064 - Spelt Wholemeal Loaf

getting there. first american sourdough loaf that didn't break! a minor detail, maybe, but after a quick refresher on shaping it looks like I'm slowly inching towards nicer looking loaves again. I unexpectedly had a busy day and ended up baking after a (longest ever?) 32.5 hr proofing period. Total time from start to finish was nearly 36 hours. 

MIX // 400WM 100SP 350WA 230LE // AUTOLYSE // (1200)

Used Community Grains' "Hard Red Winter Wheat Flour" which I'm going to categorize as a wholemeal flour. I used Bob's Red Mill Spelt flour. 30 minutes of autolysis - the dough swelled up pretty nicely, and was easy to work with. 

MIX // 7SA 50WA // (1230)

Used hot water to speed up the bulk fermentation - I had forgotten to use it in the initial mixing, but decided I wanted to speed things up a bit. The dough took in the extra water pretty nicely and was not very sticky. 

BULK FERMENTATION // STRETCH & FOLD // (1300, 1330, 1430, 1500)

I was already baking a loaf (063) so I decided to use the warmth of the oven to speed up the bulk fermentation process. The stove itself was too hot so I put my bowl of dough on top of a muffin tin which I placed on one of the burners (turned off, of course). I stepped out for what I thought would be a short trip, and missed one of my stretch and folds at 1400. The dough developed really quickly, gaining lots of volume and becoming very stretchy and airy. It was easy to fold this dough into itself, unlike my last two loaves which didn't stick very well - I'm guessing higher gluten content in the hard red flour (rye has very low gluten content), plus the spelt flour (I've always had very airy and workable doughs with moderate hydration and spelt flour) contributed to this a lot. 

SHAPING // (1500)

I did a much better job of shaping this time, using a pretty standard technique for shaping a batard. The dough was not very sticky and required minimal use of flour to get together. Still need to find a better work surface, as I'm using a medium sized wooden cutting board to do my shaping. I skipped the bench rest because I was impatient and the dough was pretty pliable. 

PROOFING // (1505 - 2330) // 32:30

The dough nearly doubled in size during this time, and I was surprised at how well it managed to rise. The bottom of the loaf (topside during the final fermentation) had hardened but looked to have been sealed well, confirming my optimism about the shaping going better this time around. Flipped the loaf out of the pyrex container onto a light dusting of flour, and slashed twice near the corners of the loaf after a minute of indecision. Didn't make it very pretty.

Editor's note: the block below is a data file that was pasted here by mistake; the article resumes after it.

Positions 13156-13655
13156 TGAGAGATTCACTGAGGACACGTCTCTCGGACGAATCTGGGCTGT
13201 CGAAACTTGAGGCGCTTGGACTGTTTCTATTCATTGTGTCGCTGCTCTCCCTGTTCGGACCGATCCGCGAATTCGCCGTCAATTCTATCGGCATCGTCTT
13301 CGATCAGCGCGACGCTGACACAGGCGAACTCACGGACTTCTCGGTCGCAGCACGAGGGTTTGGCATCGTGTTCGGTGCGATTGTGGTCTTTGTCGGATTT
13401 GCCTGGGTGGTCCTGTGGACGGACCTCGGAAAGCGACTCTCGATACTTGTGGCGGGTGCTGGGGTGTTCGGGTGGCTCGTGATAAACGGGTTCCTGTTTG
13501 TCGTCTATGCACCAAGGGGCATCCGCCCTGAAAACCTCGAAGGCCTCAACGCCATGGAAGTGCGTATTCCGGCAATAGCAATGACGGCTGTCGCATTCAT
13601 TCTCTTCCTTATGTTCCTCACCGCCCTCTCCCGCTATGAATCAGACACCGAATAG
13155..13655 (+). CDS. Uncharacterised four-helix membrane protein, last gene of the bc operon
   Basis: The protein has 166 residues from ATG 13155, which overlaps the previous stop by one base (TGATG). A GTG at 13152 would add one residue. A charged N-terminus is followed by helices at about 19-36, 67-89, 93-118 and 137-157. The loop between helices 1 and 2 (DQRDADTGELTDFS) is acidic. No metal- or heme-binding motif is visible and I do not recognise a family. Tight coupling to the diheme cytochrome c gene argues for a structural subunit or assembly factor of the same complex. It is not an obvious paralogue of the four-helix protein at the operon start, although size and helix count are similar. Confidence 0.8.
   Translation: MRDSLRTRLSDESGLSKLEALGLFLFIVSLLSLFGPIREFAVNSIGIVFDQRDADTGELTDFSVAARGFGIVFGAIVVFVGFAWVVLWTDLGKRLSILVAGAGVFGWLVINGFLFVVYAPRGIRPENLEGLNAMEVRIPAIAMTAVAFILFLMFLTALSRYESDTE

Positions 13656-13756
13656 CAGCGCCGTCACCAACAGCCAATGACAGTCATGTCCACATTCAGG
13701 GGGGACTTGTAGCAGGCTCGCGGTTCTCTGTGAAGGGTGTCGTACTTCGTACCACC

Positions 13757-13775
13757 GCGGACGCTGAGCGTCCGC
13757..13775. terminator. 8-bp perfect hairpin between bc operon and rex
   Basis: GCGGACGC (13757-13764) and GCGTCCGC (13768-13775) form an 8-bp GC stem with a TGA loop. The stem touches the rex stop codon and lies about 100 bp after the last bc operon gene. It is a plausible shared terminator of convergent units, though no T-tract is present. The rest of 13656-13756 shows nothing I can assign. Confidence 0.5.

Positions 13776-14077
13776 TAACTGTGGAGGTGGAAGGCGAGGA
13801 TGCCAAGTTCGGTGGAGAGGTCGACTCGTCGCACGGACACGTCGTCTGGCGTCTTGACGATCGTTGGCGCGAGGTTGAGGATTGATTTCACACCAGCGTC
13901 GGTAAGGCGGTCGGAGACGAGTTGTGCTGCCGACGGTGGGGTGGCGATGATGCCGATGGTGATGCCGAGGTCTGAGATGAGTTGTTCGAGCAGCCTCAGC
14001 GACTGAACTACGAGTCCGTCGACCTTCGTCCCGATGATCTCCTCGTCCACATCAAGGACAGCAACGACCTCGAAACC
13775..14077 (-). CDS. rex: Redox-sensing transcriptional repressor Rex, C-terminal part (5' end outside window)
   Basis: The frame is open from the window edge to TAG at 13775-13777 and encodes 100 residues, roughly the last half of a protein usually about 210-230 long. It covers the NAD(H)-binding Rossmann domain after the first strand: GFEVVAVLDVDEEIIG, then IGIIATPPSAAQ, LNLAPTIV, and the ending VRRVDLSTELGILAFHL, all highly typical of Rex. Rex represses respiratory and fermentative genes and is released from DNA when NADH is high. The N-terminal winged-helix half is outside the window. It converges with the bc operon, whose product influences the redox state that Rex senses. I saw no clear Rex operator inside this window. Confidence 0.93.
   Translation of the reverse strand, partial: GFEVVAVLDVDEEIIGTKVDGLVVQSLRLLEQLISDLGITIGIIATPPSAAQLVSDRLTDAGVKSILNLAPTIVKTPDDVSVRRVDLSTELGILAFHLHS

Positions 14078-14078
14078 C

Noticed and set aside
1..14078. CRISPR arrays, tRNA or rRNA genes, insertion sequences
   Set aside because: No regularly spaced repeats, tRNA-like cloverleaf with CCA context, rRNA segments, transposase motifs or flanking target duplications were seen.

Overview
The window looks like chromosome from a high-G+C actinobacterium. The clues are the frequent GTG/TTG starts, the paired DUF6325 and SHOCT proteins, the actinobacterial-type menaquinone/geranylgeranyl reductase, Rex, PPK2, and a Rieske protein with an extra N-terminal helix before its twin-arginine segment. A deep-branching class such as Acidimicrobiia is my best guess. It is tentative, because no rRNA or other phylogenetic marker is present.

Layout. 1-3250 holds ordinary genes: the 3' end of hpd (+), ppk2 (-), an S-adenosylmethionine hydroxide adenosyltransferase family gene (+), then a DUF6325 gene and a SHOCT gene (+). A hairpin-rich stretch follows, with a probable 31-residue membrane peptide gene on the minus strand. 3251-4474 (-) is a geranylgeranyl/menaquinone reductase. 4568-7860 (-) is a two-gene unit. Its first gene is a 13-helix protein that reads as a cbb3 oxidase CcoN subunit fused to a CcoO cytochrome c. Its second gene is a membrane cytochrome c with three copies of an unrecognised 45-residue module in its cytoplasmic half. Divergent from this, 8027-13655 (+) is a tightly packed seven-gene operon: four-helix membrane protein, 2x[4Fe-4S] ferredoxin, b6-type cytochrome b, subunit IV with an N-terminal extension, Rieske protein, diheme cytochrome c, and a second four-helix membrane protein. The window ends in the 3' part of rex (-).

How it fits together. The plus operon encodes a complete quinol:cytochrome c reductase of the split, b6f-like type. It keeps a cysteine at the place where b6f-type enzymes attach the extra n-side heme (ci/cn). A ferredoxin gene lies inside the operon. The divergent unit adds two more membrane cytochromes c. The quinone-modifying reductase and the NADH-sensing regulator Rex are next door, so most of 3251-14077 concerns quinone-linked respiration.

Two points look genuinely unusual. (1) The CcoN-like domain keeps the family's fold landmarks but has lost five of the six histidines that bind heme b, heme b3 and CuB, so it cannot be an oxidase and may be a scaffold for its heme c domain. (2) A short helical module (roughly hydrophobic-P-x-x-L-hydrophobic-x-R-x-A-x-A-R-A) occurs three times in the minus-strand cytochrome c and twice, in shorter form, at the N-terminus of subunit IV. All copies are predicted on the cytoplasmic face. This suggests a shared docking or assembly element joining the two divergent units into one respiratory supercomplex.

BAKING // (2330 - 0030)

Heated up the oven for about an hour at 550°F and placed an empty pan on the bottom shelf for the last 15 minutes of heating. Threw a cup of boiling water into the empty pan in the oven to generate some steam and jammed the loaf into the top rack. After 20 minutes at 550°F, I lowered the temp to 450°F and kept it going another 40 minutes.

Oven spring wasn't super impressive, but the loaf didn't split on the sides, which I was thrilled about. Poor choice of two slanted lengthwise slashes made the loaf open sideways rather than up, so the resulting bread was pretty wide. Must have been quite high sugar content in the flour, as the crust darkened substantially in only an hour. Probably burnt it a bit. 


Right out of the oven, the bread made that lovely crackling noise it makes as the dough begins to shrink and crack as it cools. Didn't slice it open until this morning, so it had about 8 hours to cool. It turns out the crust did burn slightly. Not noticeable when eating a slice, but a big bite out of the endpiece proved otherwise. The crumb structure showed small to mid-sized air bubbles and was very evenly distributed with lots of consistency except for the ends of the loaf, which had larger pockets of air. Crust was just barely what I call a "double crust" which has a sort of inner lining layer that's soft and chewy and an airy, crunchy outer layer which is both hard and shatters easily.

The bread was very sour for my taste after the long proofing process. And I think the spelt flour contributed to a weird chalky(?) odor that I've never quite been able to describe adequately. 


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